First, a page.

A sprawling indie RPG that trades on PS2-era nostalgia
PC, PS4, Xbox One
While Shiness: The Lightning Kingdom surpassed its Kickstarter goal in May 2014, work on the game actually began 20 years ago. Enigami’s action RPG is based on character and world sketches that creative director Samir Rebib drew two decades ago, when he was just seven years old. The resulting aesthetic is a little more recent, however, recalling PS2-era RPGs such as Dragon Quest VIII and Dark Cloud, and even bringing to mind Core Design’s flawed but big-hearted Herdy Gerdy.
It’s all rather beautiful, until you clap eyes on the unexpectedly Furry-esque lead character design. The visual parallels are unintentional, we’re told, and Rebib is reluctant to abandon the designs that mean so much to him. Videogames have long featured anthropomorphic animals – indeed, there’s a touch of Sonic’s supporting cast to the approach taken here – but Shiness may suffer from its accidental references to an oftenridiculed subculture. Look past this aspect and there’s a slightly confusing hotchpotch of smart ideas at the game’s centre.
Combat takes place in realtime and encounters are one-on-one, introducing beat-’em-up-style health bars when a fight starts. You can see enemies at all times and once you enter into a fray you’ll be penned off in an Okami- style localised arena. A deep fighting system revolves around punches, kicks, dodges and parries, while a Tension bar gradually fills and allows you to pull off grand, high-damage combos. You can call on help from the rest of your party, who can deploy advantage-giving support actions that are triggered once your health falls below a definable, pre-chosen level. In addition, the translucent wall of the arena continually changes colour, according to the elements of the game’s Shi magic system, and matching your elemental moves to those colours will deal additional damage to your opponent.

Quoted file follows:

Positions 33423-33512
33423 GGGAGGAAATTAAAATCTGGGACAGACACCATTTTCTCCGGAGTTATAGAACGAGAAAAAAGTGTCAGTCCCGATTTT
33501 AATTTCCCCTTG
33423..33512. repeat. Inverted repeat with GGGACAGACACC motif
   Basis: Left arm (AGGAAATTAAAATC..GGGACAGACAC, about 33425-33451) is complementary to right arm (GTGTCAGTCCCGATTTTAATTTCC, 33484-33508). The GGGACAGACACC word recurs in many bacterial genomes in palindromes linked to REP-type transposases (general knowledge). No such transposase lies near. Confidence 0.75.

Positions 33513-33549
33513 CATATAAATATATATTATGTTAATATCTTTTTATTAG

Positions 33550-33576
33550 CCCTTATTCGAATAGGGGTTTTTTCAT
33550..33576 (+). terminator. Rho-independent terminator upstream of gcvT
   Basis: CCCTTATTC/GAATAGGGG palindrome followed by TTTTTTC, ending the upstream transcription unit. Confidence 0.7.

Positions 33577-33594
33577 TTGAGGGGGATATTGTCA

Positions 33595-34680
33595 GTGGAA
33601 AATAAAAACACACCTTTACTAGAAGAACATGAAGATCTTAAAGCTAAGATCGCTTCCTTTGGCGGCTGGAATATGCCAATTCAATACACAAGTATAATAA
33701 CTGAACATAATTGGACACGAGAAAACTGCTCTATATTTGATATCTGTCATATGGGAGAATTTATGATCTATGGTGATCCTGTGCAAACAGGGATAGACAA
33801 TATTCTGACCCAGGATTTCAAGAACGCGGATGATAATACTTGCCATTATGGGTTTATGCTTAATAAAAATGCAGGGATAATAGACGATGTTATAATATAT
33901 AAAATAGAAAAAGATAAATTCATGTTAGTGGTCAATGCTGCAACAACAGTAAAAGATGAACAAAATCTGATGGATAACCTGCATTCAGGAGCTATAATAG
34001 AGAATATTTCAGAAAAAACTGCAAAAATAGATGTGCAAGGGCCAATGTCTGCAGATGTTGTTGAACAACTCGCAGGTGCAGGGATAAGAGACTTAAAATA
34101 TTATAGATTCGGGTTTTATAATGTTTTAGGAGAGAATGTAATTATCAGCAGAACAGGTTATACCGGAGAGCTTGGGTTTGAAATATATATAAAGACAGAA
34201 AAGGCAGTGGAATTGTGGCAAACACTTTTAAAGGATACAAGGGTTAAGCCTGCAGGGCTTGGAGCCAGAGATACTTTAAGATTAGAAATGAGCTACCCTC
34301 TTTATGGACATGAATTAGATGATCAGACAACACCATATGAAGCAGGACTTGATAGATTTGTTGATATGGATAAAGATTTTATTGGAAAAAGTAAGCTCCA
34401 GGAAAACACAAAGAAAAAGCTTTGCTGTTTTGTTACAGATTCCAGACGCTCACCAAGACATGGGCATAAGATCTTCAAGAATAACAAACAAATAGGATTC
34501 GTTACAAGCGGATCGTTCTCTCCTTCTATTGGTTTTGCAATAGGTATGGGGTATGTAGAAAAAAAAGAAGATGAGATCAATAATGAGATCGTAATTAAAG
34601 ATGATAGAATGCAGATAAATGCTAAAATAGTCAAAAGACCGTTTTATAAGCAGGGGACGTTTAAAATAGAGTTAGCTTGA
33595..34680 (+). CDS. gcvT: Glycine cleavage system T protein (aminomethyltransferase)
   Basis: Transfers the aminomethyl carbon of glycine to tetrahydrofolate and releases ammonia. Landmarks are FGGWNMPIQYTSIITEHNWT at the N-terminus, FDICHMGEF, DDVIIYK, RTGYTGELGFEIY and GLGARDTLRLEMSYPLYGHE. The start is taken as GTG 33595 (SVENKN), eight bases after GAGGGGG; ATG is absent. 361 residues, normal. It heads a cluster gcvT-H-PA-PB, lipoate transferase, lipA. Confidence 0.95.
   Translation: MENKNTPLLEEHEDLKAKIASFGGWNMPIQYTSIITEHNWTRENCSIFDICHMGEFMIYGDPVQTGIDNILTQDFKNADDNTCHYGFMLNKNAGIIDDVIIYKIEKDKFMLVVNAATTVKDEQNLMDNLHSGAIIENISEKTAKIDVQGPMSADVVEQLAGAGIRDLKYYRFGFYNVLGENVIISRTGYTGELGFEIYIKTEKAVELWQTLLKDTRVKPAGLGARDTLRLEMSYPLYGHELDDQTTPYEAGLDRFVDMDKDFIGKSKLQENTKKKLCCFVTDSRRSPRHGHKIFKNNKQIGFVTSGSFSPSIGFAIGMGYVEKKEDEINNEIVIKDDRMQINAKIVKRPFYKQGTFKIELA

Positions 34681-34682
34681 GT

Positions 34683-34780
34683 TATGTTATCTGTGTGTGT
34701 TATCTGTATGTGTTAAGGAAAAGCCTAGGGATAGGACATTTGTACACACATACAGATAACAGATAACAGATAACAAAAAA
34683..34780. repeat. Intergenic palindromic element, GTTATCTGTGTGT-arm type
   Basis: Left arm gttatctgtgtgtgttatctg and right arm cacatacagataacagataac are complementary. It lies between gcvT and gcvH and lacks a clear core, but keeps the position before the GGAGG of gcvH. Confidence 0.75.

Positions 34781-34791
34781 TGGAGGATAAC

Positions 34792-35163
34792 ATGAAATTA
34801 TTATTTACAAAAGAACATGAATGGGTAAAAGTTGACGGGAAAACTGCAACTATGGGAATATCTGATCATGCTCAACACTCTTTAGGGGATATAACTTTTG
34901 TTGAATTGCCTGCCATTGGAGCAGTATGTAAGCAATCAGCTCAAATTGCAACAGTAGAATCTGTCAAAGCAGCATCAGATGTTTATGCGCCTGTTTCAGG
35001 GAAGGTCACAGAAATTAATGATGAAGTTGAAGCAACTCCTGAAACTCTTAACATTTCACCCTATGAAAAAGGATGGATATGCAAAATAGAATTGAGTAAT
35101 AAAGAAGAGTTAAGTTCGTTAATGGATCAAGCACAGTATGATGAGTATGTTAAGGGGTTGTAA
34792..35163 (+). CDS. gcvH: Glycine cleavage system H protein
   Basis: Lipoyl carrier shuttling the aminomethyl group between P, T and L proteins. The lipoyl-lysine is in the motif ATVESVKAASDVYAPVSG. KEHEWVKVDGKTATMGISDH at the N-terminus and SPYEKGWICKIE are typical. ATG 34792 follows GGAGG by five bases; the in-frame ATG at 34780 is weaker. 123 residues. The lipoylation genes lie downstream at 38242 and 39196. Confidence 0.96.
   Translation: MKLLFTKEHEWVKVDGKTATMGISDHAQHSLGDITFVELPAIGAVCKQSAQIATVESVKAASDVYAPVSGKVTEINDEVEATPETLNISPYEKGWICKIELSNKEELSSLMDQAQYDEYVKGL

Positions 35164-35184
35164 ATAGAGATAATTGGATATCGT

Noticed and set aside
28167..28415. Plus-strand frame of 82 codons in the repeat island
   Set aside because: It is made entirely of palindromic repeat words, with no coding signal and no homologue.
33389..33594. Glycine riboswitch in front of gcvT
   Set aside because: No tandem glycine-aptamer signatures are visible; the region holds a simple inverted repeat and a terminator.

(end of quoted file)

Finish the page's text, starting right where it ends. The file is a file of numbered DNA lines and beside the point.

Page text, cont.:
Each character has a set of four combat skills, which can be upgraded through three levels. While most skills are unique, some are shared between characters, though the buffs received from upgrading them are different for each party member. There are also 28 spells to master, but only four can be equipped at once. Elemental mastery comes into play outside of combat, too. There are five controllable characters, two of whom you meet later on, but you can only have three in your party at any given time. You can quickswap between them at will, however, and each individual has a unique power. Hero Chado’s default affinity is for earth, for example, and he can conjure boulders. The strapping Kayenne has telekinetic powers, while stubby mechanic Poky can manipulate elements. As you progress, you’ll be able to change a character’s default affinity and push them towards another element if you’d prefer, providing more potential for bespoke parties.
During our demo we’re shown a puzzle in which Chado must use his boulders to keep switches depressed to rotate a series of conductors into position, through which Poky can guide beams of fire and air to a central point. Once combined, these two elements become lightning, which opens a doorway into a giant tree. Enigami also promises there’ll be multiple solutions for every puzzle.
However you feel about the central characters’ design, Shiness is a charismatic, and surprisingly deep, RPG that makes the most of the nostalgia it taps into. And while some may not warm to the playable cast as quickly as others, the enemies and boss characters we’ve seen evoke recent 3D Zelda games in their design and animation. There’s certainly plenty here to like.
Shiness is a charismatic RPG that makes the most of the nostalgia it taps into